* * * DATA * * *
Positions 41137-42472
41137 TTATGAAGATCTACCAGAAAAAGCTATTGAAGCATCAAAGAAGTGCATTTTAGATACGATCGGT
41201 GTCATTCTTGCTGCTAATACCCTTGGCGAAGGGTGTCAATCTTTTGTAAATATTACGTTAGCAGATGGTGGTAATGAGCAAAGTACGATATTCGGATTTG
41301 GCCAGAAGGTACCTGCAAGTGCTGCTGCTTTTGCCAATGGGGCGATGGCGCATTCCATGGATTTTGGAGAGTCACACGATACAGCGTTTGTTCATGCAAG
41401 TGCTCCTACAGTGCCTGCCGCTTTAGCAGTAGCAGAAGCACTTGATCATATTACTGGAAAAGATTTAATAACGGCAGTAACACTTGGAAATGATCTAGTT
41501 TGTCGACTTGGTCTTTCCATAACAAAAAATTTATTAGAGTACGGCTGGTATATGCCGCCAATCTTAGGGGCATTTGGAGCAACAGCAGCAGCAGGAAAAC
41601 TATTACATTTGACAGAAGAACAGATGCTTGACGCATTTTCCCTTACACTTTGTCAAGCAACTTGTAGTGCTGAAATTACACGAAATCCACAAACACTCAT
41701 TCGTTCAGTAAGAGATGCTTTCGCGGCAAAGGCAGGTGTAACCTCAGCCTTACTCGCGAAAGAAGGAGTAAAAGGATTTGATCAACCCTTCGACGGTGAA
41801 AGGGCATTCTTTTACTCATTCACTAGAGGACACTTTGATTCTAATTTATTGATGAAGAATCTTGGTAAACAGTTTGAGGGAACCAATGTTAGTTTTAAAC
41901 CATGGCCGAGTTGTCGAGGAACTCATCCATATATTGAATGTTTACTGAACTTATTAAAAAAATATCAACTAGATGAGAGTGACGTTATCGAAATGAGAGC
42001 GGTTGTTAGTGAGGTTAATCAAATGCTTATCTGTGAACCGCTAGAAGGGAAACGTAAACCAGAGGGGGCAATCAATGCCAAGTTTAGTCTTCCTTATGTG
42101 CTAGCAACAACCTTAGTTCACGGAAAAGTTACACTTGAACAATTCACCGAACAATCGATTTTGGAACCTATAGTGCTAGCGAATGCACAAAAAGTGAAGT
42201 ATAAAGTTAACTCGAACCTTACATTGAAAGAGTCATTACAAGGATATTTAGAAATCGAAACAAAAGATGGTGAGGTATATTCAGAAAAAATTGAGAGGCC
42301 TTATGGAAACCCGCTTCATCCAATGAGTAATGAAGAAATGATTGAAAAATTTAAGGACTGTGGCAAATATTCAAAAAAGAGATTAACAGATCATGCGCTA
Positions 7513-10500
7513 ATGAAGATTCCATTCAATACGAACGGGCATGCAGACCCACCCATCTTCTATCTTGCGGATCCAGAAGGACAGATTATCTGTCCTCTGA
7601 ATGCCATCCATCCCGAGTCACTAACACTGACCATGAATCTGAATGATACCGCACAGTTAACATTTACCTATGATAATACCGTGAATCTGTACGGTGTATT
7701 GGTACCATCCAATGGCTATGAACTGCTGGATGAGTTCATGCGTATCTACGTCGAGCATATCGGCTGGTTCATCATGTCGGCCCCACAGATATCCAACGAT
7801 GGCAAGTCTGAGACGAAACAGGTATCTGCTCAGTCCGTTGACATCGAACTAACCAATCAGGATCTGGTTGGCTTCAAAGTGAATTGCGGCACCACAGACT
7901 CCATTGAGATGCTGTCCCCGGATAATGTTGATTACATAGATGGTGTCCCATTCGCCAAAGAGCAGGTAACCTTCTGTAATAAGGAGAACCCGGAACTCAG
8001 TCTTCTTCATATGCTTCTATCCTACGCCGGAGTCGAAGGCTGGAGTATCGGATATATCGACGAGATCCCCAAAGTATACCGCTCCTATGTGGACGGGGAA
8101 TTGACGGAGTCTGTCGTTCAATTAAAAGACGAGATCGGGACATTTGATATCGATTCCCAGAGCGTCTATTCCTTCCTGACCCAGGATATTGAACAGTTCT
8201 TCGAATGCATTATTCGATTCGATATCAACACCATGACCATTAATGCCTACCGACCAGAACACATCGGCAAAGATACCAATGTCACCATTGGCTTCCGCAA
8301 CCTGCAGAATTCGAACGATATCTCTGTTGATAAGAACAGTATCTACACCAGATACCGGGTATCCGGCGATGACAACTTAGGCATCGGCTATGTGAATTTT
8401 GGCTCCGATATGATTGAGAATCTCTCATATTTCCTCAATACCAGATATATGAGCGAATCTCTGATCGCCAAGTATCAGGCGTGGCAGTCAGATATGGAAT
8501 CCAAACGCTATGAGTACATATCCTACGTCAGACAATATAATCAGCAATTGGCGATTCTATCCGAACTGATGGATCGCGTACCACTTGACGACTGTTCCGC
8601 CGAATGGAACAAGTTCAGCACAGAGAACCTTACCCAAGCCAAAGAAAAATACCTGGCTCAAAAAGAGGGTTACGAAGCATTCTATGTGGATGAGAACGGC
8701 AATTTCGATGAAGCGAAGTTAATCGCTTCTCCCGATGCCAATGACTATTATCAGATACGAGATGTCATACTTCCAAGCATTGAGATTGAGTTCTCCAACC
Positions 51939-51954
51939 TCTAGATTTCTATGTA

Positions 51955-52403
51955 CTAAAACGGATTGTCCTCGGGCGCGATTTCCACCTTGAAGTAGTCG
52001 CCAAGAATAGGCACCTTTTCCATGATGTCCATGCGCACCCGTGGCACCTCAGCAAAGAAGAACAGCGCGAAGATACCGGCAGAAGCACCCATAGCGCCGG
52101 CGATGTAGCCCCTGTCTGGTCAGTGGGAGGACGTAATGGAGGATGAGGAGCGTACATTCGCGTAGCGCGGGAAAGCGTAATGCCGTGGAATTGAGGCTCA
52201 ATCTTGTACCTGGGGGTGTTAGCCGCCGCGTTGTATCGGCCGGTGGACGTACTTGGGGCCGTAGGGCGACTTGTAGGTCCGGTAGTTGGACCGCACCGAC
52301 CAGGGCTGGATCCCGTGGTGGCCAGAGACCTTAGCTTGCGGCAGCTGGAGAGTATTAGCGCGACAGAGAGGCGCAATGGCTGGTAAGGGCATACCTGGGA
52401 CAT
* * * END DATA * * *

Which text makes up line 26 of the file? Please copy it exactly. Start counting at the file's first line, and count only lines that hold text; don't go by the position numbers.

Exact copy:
8501 CCAAACGCTATGAGTACATATCCTACGTCAGACAATATAATCAGCAATTGGCGATTCTATCCGAACTGATGGATCGCGTACCACTTGACGACTGTTCCGC